Is this a fair defense of the unity of the Father/Son?

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KyleB
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Is this a fair defense of the unity of the Father/Son?

Post by KyleB » Sat Oct 27, 2012 5:20 pm

I was listening to a program where Christian apologists address issues with Islam. They brought up a particular defense of the unity of the Father and Son in the trinity that I hadn't heard before, and I was wondering if it was a fair use of the language, or if they are holding James to a tighter standard than he may have had in mind while writing.

I believe in the deity of Christ by the way, I'm just trying to think of this from a defensive JW's point of view.

James 1:1
James, a bondservant of God and of the Lord Jesus Christ,
Mt 6:24
“No one can serve two masters; for either he will hate the one and love the other, or else he will be loyal to the one and despise the other. You cannot serve God and mammon.
They were taking James' statement and using it to show that, in light of Jesus' statement in Mt 6, James couldn't have had the view that Jesus was not God, or else he would be violating the sermon on the mount. Thoughts?

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Paidion
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Re: Is this a fair defense of the unity of the Father/Son?

Post by Paidion » Sat Oct 27, 2012 7:05 pm

James 1:1 seems to clearly indicate that "God" and "The Lord Jesus Christ" are two different Individuals (or "Persons"), if you will. That fact alone would fit both Unitarianism (JWs) and Trinitarianism — but not Modalism. The word "God" in this verse seems to be referring to the Father alone, and doesn't include Jesus. If it did, it would be unnecessary to separate "Jesus" from "God" by means of that little word "and".

An even stronger separation is indicated in John 17:3 where Jesus in His prayer addresses the Father as "The only true God" and separates Himself with the phrase "and Jesus Christ whom you have sent." Again that little word "and"!

Having said this, I wish to affirm that I do not hold to the Unitarian belief that Jesus is not divine and did not pre-exist, nor to the belief of Jehovah's Witness who affirm that Jesus pre-existed as the archangel Michael.

Rather, I hold that because the God begat Jesus as a single act "before all ages" as the early Christians put it, or "at the beginning of time" as I see it, He is just as divine as His Father, and is the exact image of the Father's essence (Heb 1:3). Therefore He is divine and may be called "God" in this sense — but not "God" in the sense that He is part of a compound "God" called "The Trinity". This is analgous to the fact that we as offspring of humanity may be called "human".
Paidion

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KyleB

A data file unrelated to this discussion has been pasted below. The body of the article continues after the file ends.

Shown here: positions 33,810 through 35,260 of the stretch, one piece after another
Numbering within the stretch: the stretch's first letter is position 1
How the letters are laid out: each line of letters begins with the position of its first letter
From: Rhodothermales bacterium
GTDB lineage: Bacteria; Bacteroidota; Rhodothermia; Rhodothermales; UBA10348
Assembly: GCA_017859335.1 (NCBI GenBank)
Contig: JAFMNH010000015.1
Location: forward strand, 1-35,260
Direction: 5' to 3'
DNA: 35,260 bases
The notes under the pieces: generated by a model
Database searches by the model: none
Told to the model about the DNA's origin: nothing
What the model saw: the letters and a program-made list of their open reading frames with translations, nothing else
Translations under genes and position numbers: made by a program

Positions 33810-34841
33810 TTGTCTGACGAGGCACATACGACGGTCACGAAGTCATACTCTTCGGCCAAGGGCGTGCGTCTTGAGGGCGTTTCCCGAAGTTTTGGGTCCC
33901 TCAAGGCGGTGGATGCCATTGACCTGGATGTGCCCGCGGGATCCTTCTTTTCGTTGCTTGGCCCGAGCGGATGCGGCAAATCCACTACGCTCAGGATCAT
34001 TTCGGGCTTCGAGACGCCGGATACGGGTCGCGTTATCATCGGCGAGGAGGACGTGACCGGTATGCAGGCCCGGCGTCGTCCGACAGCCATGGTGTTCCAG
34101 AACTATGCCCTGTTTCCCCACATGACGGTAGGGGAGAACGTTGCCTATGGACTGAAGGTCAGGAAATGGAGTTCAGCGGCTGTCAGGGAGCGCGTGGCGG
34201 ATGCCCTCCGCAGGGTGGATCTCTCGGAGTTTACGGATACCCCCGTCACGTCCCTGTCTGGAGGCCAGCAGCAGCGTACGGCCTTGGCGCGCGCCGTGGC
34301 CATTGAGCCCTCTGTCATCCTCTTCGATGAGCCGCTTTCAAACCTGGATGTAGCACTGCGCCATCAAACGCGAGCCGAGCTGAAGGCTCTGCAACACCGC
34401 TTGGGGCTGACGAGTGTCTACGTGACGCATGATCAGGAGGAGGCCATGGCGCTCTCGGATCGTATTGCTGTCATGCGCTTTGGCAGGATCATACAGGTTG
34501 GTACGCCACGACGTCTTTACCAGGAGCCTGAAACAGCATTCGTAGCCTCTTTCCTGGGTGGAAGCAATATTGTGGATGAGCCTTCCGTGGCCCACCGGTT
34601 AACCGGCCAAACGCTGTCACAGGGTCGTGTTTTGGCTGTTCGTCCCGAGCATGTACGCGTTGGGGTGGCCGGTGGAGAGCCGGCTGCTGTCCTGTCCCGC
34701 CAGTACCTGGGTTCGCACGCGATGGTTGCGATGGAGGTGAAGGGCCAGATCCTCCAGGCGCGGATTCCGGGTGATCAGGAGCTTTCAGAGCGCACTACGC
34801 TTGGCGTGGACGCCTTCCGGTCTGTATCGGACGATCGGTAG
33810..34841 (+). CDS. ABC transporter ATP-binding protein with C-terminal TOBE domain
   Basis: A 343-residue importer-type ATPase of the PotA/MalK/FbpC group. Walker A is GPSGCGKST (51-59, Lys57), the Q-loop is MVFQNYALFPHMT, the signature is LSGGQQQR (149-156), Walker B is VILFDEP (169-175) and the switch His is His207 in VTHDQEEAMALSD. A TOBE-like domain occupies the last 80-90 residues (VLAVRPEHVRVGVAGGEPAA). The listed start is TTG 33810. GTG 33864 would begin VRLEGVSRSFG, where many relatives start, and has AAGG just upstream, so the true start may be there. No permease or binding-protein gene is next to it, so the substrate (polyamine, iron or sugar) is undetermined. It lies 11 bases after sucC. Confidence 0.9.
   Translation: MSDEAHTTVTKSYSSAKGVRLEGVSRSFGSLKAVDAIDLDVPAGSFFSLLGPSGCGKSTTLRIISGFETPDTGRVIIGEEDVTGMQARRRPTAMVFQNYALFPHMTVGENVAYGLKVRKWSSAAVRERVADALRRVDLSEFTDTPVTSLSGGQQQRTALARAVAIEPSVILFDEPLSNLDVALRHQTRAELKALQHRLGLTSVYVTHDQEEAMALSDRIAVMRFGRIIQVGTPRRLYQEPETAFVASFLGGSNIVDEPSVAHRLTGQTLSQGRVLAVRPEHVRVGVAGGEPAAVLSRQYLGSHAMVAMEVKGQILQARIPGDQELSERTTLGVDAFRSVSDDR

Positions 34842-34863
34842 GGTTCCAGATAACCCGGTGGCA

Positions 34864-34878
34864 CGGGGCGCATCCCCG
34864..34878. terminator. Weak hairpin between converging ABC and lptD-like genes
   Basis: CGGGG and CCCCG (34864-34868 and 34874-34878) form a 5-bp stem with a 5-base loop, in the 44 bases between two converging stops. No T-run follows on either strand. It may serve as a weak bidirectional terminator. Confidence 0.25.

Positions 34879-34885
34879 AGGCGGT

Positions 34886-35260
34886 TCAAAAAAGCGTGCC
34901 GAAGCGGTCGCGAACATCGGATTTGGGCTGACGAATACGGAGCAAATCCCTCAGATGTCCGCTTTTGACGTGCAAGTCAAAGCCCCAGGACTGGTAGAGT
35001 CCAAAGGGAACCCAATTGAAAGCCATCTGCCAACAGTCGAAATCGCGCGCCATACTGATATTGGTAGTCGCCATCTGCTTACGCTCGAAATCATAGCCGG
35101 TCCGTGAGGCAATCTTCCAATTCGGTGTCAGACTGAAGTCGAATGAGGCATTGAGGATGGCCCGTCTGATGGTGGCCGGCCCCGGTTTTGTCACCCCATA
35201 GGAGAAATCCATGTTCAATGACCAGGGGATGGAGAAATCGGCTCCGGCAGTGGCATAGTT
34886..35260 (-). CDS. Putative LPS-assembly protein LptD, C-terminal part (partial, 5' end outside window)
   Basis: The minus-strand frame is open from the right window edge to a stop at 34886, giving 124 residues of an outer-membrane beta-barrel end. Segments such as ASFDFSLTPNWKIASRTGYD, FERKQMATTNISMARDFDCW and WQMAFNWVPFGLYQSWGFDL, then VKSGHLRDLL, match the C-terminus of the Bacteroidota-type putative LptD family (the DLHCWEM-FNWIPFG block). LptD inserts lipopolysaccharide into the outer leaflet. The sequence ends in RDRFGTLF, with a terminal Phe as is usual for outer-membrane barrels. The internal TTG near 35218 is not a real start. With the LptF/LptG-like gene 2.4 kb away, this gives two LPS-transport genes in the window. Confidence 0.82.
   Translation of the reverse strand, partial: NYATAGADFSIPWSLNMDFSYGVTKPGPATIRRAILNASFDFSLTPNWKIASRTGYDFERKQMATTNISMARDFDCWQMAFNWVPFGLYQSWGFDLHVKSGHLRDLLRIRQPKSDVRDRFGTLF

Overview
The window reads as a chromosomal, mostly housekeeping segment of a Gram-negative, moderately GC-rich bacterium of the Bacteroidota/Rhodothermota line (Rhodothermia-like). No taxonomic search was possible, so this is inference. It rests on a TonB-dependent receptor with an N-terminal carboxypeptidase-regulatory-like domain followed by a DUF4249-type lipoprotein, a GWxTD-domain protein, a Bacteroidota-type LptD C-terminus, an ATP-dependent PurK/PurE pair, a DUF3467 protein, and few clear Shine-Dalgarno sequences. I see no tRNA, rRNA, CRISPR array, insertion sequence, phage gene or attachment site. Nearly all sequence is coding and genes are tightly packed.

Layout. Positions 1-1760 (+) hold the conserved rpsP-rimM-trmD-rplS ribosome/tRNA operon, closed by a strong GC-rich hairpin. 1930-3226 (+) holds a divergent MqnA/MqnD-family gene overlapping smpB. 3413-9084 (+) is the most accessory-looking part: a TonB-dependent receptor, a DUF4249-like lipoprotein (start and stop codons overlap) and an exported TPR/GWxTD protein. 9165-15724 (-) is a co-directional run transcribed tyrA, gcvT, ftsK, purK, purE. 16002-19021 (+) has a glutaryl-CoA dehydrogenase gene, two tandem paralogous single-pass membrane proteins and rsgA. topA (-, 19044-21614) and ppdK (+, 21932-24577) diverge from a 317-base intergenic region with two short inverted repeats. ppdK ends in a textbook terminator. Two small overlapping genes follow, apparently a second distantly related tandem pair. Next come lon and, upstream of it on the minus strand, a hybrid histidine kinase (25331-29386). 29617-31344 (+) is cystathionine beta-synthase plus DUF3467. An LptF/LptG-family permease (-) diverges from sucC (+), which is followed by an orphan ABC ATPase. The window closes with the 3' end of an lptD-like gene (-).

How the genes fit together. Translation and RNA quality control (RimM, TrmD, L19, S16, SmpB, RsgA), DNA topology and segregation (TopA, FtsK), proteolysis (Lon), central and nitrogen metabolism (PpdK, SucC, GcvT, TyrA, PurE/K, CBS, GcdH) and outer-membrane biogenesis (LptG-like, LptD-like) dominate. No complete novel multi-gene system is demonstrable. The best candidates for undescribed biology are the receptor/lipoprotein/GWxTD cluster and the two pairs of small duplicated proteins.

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Re: Is this a fair defense of the unity of the Father/Son?

Post by KyleB » Sat Oct 27, 2012 7:10 pm

Yes, I also recognize "God" to be referring to the Father, and Jesus Christ as separate in James' introduction. What I was getting at was, in light of Mt 6:24, wouldn't any view that held the Father and Son as completely separate entities have to say also that James was the servant of two masters?

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Paidion
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Re: Is this a fair defense of the unity of the Father/Son?

Post by Paidion » Sat Oct 27, 2012 10:14 pm

What I was getting at was, in light of Mt 6:24, wouldn't any view that held the Father and Son as completely separate entities have to say also that James was the servant of two masters?
Two Persons, yes. However if trinitarianism is correct, then those two Persons would constitute one Master, and that Master is God.

If Jehovah's Witnesses are correct, then again "Two persons", but Jesus is always submissive to God and therefore the authority comes only from God.

If my view is correct, then Jesus is another Person exactly like God the Father, with precisely the same intentions, purposes, thinking, etc. So this would certainly be only one authority — unlike the situation in Matthew 6:24 where the two masters are God and Mammon (the god of money). These two masters are so different that you cannot serve them both. If you tried it, you would be loyal to one of them and discount the other.
Paidion

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KyleB
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Re: Is this a fair defense of the unity of the Father/Son?

Post by KyleB » Sat Oct 27, 2012 11:39 pm

Thanks Paidion, that's what I was looking for. I had a feeling it might be kind of a weak argument, maybe that's why I hadn't heard it used before.

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